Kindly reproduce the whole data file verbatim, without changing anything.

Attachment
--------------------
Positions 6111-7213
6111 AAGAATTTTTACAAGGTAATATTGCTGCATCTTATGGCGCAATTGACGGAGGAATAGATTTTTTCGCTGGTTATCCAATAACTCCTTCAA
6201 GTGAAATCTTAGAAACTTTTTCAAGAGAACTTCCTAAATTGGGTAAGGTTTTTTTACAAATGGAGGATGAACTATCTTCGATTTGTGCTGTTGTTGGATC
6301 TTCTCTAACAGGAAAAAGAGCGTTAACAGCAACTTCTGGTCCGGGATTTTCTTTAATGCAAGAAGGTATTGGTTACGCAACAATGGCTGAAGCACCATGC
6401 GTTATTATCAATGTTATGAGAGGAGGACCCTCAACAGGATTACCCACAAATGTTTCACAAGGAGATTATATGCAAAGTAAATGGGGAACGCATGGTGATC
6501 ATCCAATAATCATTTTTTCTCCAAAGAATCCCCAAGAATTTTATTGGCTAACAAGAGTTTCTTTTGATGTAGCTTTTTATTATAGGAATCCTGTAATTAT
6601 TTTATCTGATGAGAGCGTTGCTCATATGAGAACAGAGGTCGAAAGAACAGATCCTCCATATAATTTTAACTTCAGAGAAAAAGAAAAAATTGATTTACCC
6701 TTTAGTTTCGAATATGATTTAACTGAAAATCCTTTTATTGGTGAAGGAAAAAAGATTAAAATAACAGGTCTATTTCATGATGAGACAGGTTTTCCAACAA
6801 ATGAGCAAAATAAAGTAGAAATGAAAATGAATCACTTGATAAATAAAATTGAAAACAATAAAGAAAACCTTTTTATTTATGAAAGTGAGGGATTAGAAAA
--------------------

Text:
Positions 6111-7213
6111 AAGAATTTTTACAAGGTAATATTGCTGCATCTTATGGCGCAATTGACGGAGGAATAGATTTTTTCGCTGGTTATCCAATAACTCCTTCAA
6201 GTGAAATCTTAGAAACTTTTTCAAGAGAACTTCCTAAATTGGGTAAGGTTTTTTTACAAATGGAGGATGAACTATCTTCGATTTGTGCTGTTGTTGGATC
6301 TTCTCTAACAGGAAAAAGAGCGTTAACAGCAACTTCTGGTCCGGGATTTTCTTTAATGCAAGAAGGTATTGGTTACGCAACAATGGCTGAAGCACCATGC
6401 GTTATTATCAATGTTATGAGAGGAGGACCCTCAACAGGATTACCCACAAATGTTTCACAAGGAGATTATATGCAAAGTAAATGGGGAACGCATGGTGATC
6501 ATCCAATAATCATTTTTTCTCCAAAGAATCCCCAAGAATTTTATTGGCTAACAAGAGTTTCTTTTGATGTAGCTTTTTATTATAGGAATCCTGTAATTAT
6601 TTTATCTGATGAGAGCGTTGCTCATATGAGAACAGAGGTCGAAAGAACAGATCCTCCATATAATTTTAACTTCAGAGAAAAAGAAAAAATTGATTTACCC
6701 TTTAGTTTCGAATATGATTTAACTGAAAATCCTTTTATTGGTGAAGGAAAAAAGATTAAAATAACAGGTCTATTTCATGATGAGACAGGTTTTCCAACAA
6801 ATGAGCAAAATAAAGTAGAAATGAAAATGAATCACTTGATAAATAAAATTGAAAACAATAAAGAAAACCTTTTTATTTATGAAAGTGAGGGATTAGAAAA